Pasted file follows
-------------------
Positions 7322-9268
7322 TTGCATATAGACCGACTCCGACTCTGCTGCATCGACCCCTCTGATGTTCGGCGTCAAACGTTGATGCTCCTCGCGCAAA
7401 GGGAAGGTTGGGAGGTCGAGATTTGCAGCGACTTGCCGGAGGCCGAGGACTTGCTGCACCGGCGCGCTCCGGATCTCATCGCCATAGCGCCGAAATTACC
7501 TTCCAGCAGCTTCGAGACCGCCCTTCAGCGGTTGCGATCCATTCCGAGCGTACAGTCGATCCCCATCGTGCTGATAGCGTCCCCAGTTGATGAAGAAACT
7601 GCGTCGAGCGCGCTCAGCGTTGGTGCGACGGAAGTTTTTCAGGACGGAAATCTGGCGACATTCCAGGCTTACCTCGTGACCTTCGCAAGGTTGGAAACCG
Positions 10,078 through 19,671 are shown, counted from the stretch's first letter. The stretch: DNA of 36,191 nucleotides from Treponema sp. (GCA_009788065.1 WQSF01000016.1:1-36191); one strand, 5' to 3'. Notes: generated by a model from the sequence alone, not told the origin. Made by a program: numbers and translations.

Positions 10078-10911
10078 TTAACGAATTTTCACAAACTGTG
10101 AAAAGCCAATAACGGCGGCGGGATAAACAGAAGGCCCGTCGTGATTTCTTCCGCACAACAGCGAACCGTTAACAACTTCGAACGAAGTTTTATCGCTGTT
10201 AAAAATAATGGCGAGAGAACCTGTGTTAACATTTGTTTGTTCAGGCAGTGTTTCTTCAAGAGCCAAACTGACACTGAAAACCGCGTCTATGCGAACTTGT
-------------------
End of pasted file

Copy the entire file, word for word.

Positions 7322-9268
7322 TTGCATATAGACCGACTCCGACTCTGCTGCATCGACCCCTCTGATGTTCGGCGTCAAACGTTGATGCTCCTCGCGCAAA
7401 GGGAAGGTTGGGAGGTCGAGATTTGCAGCGACTTGCCGGAGGCCGAGGACTTGCTGCACCGGCGCGCTCCGGATCTCATCGCCATAGCGCCGAAATTACC
7501 TTCCAGCAGCTTCGAGACCGCCCTTCAGCGGTTGCGATCCATTCCGAGCGTACAGTCGATCCCCATCGTGCTGATAGCGTCCCCAGTTGATGAAGAAACT
7601 GCGTCGAGCGCGCTCAGCGTTGGTGCGACGGAAGTTTTTCAGGACGGAAATCTGGCGACATTCCAGGCTTACCTCGTGACCTTCGCAAGGTTGGAAACCG
Positions 10,078 through 19,671 are shown, counted from the stretch's first letter. The stretch: DNA of 36,191 nucleotides from Treponema sp. (GCA_009788065.1 WQSF01000016.1:1-36191); one strand, 5' to 3'. Notes: generated by a model from the sequence alone, not told the origin. Made by a program: numbers and translations.

Positions 10078-10911
10078 TTAACGAATTTTCACAAACTGTG
10101 AAAAGCCAATAACGGCGGCGGGATAAACAGAAGGCCCGTCGTGATTTCTTCCGCACAACAGCGAACCGTTAACAACTTCGAACGAAGTTTTATCGCTGTT
10201 AAAAATAATGGCGAGAGAACCTGTGTTAACATTTGTTTGTTCAGGCAGTGTTTCTTCAAGAGCCAAACTGACACTGAAAACCGCGTCTATGCGAACTTGT